In Sanskrit, the name Soma is used for the Moon. They are the same only by name, however, as all the characteristics of the Moon are attributed to a goddess of plants. So, they believed the moon presided over healing plants and thus sacrificed oblations and offerings in worship rituals.
Also Soma is the name of a sacred plant. From the leaf of this plant was made a strong alcoholic beverage loved by the gods, and which was dedicated to the gods. During rituals, priests drank this beverage in order to come close to and join with the gods. Soma was the life deity and life essence, and even though the gods received their eternity from this beverage, mortal men could attain temporary ‘eternity’ by drinking the beverage too, allegorically meaning the joining with the God and Essence.
According to legend a riot arose between the gods. The god Shiva got involved in the formidable fighting and in one stoke divided god Soma in two, which demonstrates the tradition of sacred bull killing.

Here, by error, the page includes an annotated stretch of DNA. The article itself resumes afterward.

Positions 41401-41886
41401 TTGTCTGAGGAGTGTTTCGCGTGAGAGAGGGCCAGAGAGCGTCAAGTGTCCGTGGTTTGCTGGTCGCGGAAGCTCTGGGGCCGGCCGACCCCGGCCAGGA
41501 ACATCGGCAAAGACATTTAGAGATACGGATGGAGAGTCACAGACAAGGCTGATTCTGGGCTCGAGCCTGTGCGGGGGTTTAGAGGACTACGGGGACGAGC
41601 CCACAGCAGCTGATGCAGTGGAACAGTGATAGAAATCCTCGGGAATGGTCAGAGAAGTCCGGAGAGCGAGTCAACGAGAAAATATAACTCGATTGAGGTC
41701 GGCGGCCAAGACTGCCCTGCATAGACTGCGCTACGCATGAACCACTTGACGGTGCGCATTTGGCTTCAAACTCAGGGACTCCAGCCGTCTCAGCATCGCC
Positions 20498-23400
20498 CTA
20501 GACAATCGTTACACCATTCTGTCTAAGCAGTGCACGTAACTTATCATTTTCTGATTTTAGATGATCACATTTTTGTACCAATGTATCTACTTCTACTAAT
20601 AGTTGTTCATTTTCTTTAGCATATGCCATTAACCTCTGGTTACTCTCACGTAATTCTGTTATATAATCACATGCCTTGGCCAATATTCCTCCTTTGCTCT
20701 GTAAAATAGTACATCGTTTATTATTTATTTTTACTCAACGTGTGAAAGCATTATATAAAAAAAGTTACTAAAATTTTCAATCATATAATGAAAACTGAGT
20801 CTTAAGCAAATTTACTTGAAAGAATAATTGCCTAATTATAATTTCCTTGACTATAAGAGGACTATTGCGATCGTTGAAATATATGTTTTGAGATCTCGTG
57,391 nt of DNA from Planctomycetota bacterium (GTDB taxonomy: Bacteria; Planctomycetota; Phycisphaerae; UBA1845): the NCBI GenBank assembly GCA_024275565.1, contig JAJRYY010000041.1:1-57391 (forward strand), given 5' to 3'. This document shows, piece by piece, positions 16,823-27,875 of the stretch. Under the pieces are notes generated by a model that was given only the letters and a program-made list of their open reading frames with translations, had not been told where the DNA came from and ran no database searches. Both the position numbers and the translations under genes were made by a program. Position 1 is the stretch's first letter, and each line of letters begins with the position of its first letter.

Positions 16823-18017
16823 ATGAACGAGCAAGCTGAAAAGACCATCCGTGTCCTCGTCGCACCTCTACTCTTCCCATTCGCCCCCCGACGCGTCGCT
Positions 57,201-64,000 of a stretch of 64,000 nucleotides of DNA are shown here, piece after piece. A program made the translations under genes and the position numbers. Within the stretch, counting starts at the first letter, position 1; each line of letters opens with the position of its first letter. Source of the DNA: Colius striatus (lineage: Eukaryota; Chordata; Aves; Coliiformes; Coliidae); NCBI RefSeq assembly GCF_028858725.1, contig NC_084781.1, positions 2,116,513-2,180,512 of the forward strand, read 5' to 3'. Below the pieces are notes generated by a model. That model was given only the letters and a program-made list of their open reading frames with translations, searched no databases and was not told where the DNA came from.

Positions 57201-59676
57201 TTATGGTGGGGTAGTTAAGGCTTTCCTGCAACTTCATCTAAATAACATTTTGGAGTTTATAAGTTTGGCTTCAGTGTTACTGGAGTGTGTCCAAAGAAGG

In other versions the gods decided to kill Soma. The god Wayuu ordered the execution and asked help from Mithra-Varuna. Mithra refused to help and said, “I wish love, boon and affection to everybody.” At the end Mithra agreed to participate in ritual killing in order to benefit from the sacrifice. After the killing they crushed Soma between two stones. It was Mithra’s responsibility to spill on the ground the part of his Soma juice from which would germinate the plants and the animals.
In pictures and sculptures of the bull sacrifice ritual, Mithra is often seen turning his face and eyes away, indicating the rejection or distaste of this action. But the bull is the source of life, and the ritual is necessary.
Author: Lilit Mkhitaryan